By. Chris Stritzel
New renderings, and drawings, found on a landscape architecture firm's website, detail the streetscape changes coming to Ballpark Village along with potential tenants. First and foremost, the One Life Fitness building has been redesigned slightly. The cantilevered roof is still in place, but a support beam, present in earlier versions, is missing. The height has also been slightly reduced, but that may also be the perspective of the rendering. The base of the 3 floor building now inlcudes signage for an "Organic Market". As stated in a post from mid last month, the market will not be a convenience store but also not quite a grocery store. It will be a mini grocery store that holds you over till you can make it over to Culinaria or Fields Foods.
The rendering above also includes some Easter eggs that give us potential hints at other tenants. Included above is the addition of a Starbucks sign just behind the "6 Cardinal Way" sign. 6 Cardinal Way is also the official address of the Office building itself as previous iterations have called it anywhere from 4, 6 or 9 Cardinal Way. 6 makes sense as it stays in the general address flow of the district, but that could still change. Another interesting observation here is the inclusion of Howl at the Moon as a tenant of Phase 1. As we all know, Shark Bar is moving into the Howl at the Moon space ending it's short run at Ballpark Village but the company hasn't ruled out opening up elsewhere.
Now it's onto the other side of the One Life Building and into the Clark Street side of things.
This side of the rendering includes some new things previously not seen in other renderings. Two of the more notable changes is the addition of "Leinenkugel's" to the stage. The addition of another brewery company to the Ballpark Village development is shocking since Anheuser Busch has made their presence known at Phase 1. This also raises suspicions that maybe Leinenkugel's will open a restaurant at the base of the Live! By Loews Hotel in the space flanked by "One Hop Brewing". It's not so far fetched of an idea as some may think as Cordish has developed a partnership with Leinenkugel's to move into their districts. Close to home, Kansas City's Power and Light district has one.
This rendering also shows a odd addition to the One Life Building and that is the addition of a sign that reads" Tacos & Tequila". Whether or not another café/restaurant thing is planned for part of the market apace is unclear but, as you'll see later, the site plan doesn't show the market space being subdivided for another business. This perspective shows a different view of Clark Street as well. Currently, we have seen the viewed form Clark and 8th and not from within the district itself since last year. In my opinion, Clark looks really good, and the different types of architecture designs along the avenue will really blend with Busch Stadium well. The urban feel of the street is also known with open store front windows and a public gathering ground, the Busch 2 Infield (Field of Dreams). You can already feel the size of the development when strolling along Clark or Walnut.
The feel Ballpark Village will bring to this end of Downtown will be extraordinary especially once Ballpark Village is fully built out. On that note, let's head back into the district and onto Cardinal Way.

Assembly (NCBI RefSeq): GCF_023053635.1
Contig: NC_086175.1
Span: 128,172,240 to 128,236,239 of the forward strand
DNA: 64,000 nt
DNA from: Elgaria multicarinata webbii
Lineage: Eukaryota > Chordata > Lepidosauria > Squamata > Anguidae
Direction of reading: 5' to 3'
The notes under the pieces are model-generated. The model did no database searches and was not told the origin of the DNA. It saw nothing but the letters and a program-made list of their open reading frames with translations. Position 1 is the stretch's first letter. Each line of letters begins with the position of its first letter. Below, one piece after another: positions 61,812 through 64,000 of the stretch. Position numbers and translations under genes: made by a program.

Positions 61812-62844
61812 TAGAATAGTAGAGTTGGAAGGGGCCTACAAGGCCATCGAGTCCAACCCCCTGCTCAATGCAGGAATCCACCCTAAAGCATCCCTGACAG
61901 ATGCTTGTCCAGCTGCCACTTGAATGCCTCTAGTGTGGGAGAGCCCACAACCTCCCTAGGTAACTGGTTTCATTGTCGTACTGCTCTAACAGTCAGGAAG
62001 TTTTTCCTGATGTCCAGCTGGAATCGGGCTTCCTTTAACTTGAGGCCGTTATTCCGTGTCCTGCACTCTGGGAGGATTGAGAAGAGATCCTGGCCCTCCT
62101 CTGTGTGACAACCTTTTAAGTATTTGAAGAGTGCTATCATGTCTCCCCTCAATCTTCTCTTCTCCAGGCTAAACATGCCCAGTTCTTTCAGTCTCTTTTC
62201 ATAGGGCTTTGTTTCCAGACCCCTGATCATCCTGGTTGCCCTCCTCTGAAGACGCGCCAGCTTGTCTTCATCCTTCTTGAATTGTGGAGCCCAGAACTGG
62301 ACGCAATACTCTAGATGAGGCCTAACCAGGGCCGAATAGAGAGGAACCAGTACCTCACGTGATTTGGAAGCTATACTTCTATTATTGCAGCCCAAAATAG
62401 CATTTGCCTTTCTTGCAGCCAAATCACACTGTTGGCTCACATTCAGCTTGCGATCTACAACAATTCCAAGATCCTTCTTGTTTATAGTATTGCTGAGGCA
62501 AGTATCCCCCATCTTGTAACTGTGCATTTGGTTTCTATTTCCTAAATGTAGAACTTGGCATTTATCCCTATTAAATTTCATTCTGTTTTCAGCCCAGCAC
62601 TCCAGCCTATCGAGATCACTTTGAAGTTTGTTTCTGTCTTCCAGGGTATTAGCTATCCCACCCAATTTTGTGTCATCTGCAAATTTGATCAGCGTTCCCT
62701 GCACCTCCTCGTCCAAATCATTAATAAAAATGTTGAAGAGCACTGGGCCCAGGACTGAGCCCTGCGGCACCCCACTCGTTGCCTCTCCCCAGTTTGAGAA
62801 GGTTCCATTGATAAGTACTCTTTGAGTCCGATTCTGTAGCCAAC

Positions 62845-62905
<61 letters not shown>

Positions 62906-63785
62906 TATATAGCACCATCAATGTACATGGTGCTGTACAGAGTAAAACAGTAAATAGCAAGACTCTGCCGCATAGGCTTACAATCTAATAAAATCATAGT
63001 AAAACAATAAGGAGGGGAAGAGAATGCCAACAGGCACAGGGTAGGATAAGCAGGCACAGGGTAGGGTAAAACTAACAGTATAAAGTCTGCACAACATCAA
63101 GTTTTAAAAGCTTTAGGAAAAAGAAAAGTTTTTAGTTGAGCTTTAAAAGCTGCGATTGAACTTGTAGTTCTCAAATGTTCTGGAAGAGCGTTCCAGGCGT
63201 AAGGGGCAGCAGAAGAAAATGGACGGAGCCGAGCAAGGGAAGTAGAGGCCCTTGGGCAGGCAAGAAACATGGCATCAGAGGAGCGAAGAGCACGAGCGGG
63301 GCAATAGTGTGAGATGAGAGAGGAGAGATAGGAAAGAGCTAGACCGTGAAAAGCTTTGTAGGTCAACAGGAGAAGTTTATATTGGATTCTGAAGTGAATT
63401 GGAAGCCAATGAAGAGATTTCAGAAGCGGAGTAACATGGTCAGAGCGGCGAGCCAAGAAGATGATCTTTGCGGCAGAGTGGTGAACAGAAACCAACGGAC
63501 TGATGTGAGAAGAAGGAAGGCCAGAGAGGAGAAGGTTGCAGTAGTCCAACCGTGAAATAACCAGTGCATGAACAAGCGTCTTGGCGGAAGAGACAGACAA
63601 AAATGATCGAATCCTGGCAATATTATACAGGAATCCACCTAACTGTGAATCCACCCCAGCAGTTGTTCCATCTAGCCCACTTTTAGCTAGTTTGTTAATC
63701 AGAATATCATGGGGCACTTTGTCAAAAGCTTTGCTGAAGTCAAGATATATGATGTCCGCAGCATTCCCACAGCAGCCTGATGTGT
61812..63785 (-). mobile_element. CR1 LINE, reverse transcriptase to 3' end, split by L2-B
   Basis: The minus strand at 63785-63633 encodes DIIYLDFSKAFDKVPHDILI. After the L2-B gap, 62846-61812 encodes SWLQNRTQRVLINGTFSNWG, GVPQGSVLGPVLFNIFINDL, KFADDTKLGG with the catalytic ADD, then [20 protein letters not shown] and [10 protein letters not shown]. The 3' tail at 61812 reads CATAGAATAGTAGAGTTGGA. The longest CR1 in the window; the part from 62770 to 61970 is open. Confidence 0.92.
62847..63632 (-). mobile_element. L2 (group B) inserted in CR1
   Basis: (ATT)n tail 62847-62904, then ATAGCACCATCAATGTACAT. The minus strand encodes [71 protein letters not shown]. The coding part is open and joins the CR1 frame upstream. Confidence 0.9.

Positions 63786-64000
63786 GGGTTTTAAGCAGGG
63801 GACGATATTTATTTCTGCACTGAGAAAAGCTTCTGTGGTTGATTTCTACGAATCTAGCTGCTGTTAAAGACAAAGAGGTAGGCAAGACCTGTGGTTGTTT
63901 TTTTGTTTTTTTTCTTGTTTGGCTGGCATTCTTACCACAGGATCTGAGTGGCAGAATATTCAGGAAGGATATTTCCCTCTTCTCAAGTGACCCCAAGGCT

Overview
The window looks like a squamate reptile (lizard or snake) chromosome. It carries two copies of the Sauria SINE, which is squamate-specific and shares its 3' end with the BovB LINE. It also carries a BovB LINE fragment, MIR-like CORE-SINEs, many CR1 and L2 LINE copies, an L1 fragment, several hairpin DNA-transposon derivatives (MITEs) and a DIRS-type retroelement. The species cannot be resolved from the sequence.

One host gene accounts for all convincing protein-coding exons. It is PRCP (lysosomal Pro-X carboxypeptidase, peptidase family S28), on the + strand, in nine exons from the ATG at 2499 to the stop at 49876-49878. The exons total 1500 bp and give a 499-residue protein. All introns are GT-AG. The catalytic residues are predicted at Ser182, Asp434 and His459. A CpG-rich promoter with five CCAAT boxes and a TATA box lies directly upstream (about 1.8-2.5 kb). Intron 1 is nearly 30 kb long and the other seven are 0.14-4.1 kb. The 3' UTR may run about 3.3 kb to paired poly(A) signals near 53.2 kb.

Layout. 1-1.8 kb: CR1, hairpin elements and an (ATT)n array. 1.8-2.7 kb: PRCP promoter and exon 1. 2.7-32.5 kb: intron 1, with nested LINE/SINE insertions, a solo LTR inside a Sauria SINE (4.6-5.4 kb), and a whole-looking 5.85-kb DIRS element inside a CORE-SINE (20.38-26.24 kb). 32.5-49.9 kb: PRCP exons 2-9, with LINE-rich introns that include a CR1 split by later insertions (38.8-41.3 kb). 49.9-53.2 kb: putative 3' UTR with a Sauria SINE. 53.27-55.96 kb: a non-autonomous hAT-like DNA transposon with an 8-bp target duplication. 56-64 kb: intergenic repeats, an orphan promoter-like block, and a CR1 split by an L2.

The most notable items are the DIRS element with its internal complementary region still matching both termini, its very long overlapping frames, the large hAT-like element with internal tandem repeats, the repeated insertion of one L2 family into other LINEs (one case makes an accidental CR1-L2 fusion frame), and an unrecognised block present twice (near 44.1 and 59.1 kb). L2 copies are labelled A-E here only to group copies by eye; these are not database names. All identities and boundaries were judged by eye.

While the ugly parking lots will remain, they will receive a facelift when viewed from Walnut or any of the other streets in Ballpark Village. The layout of the lots themselves will be completely redone to be simpler and pack more cars into the lots. On top of all of this, slight landscaping will be done to "hide" the lots behind a hedge wall. The hiding of the lot and extensive overhaul of them could symbolize that the Cardinals and Cordish Companies will hold off on future development for sometime.
The extensive landscaping job continues throughout the district with the addition of red and dark gray bricks set into the ground. These will replace the asphalt streets and simple, concrete sidewalks for something more unique. The multicolored bricks have been seen in renderings all over up until not but these renderings, and drawings, give us our best look yet at them. They even include a different perspective for the street intersection marquee. The marquees will form two unique "town square" like settings along Cardinal Way in Ballpark Village. Each will have a fountain and will be surrounded by street level retail once the project is fully built out.
Overall, the addition of these town square style elements and pedestrian friendly enhancements will enhance the Ballpark Village experience and will be made even better once the entire site is built on. You can see diagrams of the planned brick installation pattern below.
I stated just a few paragraphs ago that maybe the landscaping around the parking lots, "could symbolize that the Cardinals and Cordish Companies will hold off on future development for sometime". That most likely holds truth to it, but I don't believe it inside. Shortly after the One Cardinal Way Leasing Center opened, another website domain was purchased for a "Two Cardinal Way" (twocardinalway.com). The naming continues the pattern started in Kansas City with the "Light" towers (ex: One Light, Two Light, Three Light and so on). In KC, the domains were purchased around the same time that One Light was rising. While this doesn't surprise me, it shouldn't surprise you either. Leasing has been doing really well for One Cardinal Way and it was at 20% pre-leased shortly after opening day. With that said, who knows where it could be at now.